It happens to so many people…
I decided when I was probably 7 that I was going to be a computer programmer. Bear in mind at the time we were up to maybe Dos 3.3 on an apple 2e computer which ran floppy disks out of one drive on a green and black screen. It wasn’t hard to understand the fundamentals at that stage. Insert system master disk, select action, switch disks, potentially code something.
I made snowflakes fall on simple rendered snowmen and figured that was a start. (I was 7)
School taught mostly irrelevant user level Dos and it was years until I bothered to look into coding again. Of course when I did it was mostly C++, Pascal, and similar languages that allowed you to spend 15-20 minutes trying to go from the ubiquitous “Hello World” to understanding loops and variables without any real reason to retain such information.
What was the point of remembering the syntax of a language without anything logical connecting that information to something I might have wanted to accomplish?
Years went by and I got very interested in Linux and as a result bash scripting, I developed websites and knew html and css before I realized the implications of actually knowing so much scripting/coding. Still I went back for more abusive “Hello World” in Ruby, and Python, and still couldn’t connect the dots between the little snippets of Php I was editing and any actual coding.
It’s like osmosis on some subconscious level, the things we learn and don’t quite connect.
Then I started with the online courses and got certifications for C++, Php, Html, MySQL, Python 3, and started working on a module about Java. I recognized that I had seen it before in some other coding curriculum, and started tracing my steps back through code academy, and similar online courses. I wanted to know what I was missing that prevents me from just opening a coding program and writing a program.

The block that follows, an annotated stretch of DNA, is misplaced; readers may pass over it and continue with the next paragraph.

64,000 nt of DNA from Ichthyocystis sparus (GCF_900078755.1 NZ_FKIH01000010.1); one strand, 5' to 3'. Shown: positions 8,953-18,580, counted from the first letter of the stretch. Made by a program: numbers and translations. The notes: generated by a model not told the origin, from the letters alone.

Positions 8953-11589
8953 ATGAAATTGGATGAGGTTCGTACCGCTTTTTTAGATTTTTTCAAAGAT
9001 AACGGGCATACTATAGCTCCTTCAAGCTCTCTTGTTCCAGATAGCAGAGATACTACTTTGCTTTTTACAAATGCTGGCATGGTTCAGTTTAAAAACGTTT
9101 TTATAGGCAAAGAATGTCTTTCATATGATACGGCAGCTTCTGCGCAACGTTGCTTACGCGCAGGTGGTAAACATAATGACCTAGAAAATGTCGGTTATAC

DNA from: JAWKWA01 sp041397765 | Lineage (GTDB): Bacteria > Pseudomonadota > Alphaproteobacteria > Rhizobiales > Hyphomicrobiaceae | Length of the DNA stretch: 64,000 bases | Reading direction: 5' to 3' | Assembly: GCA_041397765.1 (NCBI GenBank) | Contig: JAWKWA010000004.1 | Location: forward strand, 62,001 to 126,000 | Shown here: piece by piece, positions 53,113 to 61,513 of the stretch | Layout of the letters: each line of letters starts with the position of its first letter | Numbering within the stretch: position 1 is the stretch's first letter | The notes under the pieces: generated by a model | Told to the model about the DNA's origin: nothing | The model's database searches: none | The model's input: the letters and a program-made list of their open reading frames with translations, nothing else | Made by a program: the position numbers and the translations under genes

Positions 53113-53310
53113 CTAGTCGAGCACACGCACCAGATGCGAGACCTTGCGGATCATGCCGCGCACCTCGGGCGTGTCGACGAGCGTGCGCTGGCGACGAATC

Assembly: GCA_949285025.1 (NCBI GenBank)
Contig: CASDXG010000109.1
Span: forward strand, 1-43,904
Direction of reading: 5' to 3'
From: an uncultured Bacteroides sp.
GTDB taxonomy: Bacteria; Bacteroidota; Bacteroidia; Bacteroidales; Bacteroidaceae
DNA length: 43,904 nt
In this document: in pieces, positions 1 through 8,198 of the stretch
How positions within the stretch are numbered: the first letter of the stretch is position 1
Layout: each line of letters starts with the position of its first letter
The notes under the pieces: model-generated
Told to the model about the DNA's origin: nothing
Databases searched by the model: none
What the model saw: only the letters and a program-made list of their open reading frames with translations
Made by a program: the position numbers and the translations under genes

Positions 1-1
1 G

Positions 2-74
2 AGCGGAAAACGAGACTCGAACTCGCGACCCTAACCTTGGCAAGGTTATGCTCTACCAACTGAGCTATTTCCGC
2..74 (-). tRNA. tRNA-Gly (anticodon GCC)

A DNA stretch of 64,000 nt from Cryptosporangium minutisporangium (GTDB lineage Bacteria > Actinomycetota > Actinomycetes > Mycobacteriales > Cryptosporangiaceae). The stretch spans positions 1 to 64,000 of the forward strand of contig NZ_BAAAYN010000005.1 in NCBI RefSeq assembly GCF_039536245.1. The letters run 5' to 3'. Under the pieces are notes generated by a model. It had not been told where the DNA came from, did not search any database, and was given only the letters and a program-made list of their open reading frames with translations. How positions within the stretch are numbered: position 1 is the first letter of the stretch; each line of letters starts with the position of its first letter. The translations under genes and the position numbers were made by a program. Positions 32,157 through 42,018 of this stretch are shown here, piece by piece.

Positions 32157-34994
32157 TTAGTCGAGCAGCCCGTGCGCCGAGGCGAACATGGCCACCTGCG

Of course I wasn’t counting the dozens of websites, or hundreds of bash scripts. Hell I didn’t even count the little snowflake stuff from eons ago.
I wanted to write executable programs and either sell them, or give them to people…
Of course I’ve done whole operating systems from drag and drop, and I didn’t “count that” either because I didn’t recognize that it was “a kind of” development environment. It wasn’t all my work so I didn’t count it.
Sandboxes, unit tests, all of these terms that aren’t introduced to us during that “Hello World” phase of coding.
The entire purpose of this article is to clarify for all of you “would be programmers” that a much larger percentage of what you are doing is actually directly coding related.
It might not seem like it – but – there isn’t a clear point where it will “happen” that you realize you are a programmer.
It’s the same thing with hacking, and pen testing, particularly when it occurs to you which scripts you use to bypass specific network security protocols. You might just think of it as “a shortcut” to ssh into your computer from your phone but it’s actually a fundamental. You have scripts for that network server test – they pile up…
I’m suggesting if you have that urge you go check out Sololearn.com It’s free to use and it helped me connect the dots. I also recommend researching TDD, and Solid. Because if you aren’t really sure about the methodology of coding it’s a huge step in the right direction.
Beyond that I have a few suggestions:
Do one “Hello World” type script and make it an executable. Try your best to upload that executable from one machine to another without using email. Try to create a cross platform program that includes native execution – yes even if it’s “just a hello world.”
Finally: Don’t wait for confirmation that you know something implicitly to try something on purpose. Are we learning? That’s the important part.